Hemp: What is Hemp? Hemp Uses, Benefits and Facts

Hemp and Hemp Uses, Hemp Benefits and Hemp Facts

What is Hemp?

Hemp is a natural fiber product of the Cannabis sativa plant which have been specifically bred to yield long fibers. Cultivation of hemp for industrial purposes has been undertaken for thousands of years, and hemp was used to manufacture rope, canvas, paper, and clothing until alternative textiles for these purposes were discovered.

Traditionally, hemp has been a very coarse fiber, which made it well suited to rope but less than ideal for clothing designed to be worn against delicate human skin. Advances in breeding of the plants and treatment of the fibers have resulted in a much finer, softer fiber, which is ideal for weaving into clothing. While hemp clothing in the late 20th century came to be associated with fringe movements, it was once widely utilized as a textile: the word canvas, for example, is related to Cannabis, one of the original components of canvas.

As of 2006, it was still very difficult to grow industrial hemp in the United States, due to the plant's confusion with marijuana. Though the two plants are members of the same species, they have been bred to achieve different ends, and industrial hemp does not contain enough tetrahydrocannabinol to make it a psychoactive substance. The growth of industrial hemp in the United States is heavily regulated, although the neighboring nation of Canada grows commercial amounts of the plant product.

In addition to providing useful fibers, hemp seed also has high nutritional value, and the plant can be used to make biodegradable plastics, some fuels, and a variety of other things. While hemp is unlikely to save the world, as many proponents are fond of saying, it is an underutilized vegetable resource. Hemp is rich in healthy fats and some vitamins, depending on how it is grown. As a result, it is frequently used in skin salves and balms, as well as in nutritional supplements.

Hemp clothing tends to be strong, insulating, absorbent, and durable. This durability makes it well suited to garments that will see hard wear, because hemp fibers can last up to three times longer than cotton fibers. Most frequently, hemp clothing is woven, although the fibers tend to form chunkier threads than other natural textile components like cotton. Hemp can also be used in knits.

Untreated hemp fiber is pale blonde in color and takes dye well. Many hemp textile products are colored with plant dyes, which gives hemp an undeserved reputation for being dull in color. In fact, hemp can be dyed as vividly as other textiles like cotton.

What Can Hemp Be Used For?

Hemp, or cannabis, is a plant that is currently legally prohibited in the United States of America. This is because some strains of the plant include delta-9 tetrahydrocannabinol (THC) which, when ingested or smoked, produce mind altering effects and intoxication. Refined hemp products, however, can legally be imported to the United States from other countries. Before importing any hemp products, however, be sure that they can be successfully cleared by customs and are within your legal jurisdiction to import.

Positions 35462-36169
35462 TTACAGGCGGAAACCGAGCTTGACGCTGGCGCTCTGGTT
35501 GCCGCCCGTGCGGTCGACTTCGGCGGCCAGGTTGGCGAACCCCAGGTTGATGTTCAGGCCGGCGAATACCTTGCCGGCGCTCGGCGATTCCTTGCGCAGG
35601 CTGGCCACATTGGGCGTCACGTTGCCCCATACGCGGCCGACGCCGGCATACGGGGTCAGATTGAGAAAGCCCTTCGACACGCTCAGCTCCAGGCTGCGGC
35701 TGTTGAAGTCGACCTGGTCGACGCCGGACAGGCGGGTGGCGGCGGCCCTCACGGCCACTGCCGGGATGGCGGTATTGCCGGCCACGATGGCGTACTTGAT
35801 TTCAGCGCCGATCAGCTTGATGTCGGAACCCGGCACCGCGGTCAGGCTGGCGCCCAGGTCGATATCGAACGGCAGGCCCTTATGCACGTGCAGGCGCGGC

Hemp, of course, has many uses that have nothing to do with drug use. First of all, hemp fibers are incredibly strong. The fibers can be used to make strong, long-lasting rope, paper, clothing, as well as other fiber-based products. It is important to note that the strain of cannabis that produces THC does not have strong fiber and is not applicable for use in the above-mentioned products.

Extracted hemp oil has uses in both cooking and industry. In fact, hemp oil can be used as a base for beautiful paints. Edible hemp seeds are sold in small quantities in health food stores in North America. They can also be purchased via mail order. In keeping with the above caution, because some forms of hemp are illegal in the United States, make sure that the products that you are ordering are perfectly legal, especially if you are buying them from another state.

Hemp seeds are comparable to sunflower seeds in their nutritional properties. They can be used in baking, added to waffles, and combined with cereal and granola. Some health food companies process hemp seeds in order to create a nutritious protein powder. Hemp seeds also contain Omega-3 fatty acids. While hemp seeds are very nutritious, their dietary values can be replaced by other foods. Omega-3 fatty acids, for example are present in many kinds of fish, especially salmon.

Because of industrial value of hemp fibers, many American horticulturists and farmers are working to overturn the ban on hemp in the United States. At the present, refined hemp fibers must be grown in and imported from other countries. The process of importation, of course, incurs taxes that can be prohibitive to some consumers and manufacturers. Many American farmers, horticulturists, and economists feel that it would make great sense to locally grow hemp in order to decrease the base price of the fiber and, therefore, make it more accessible to American manufacturers.

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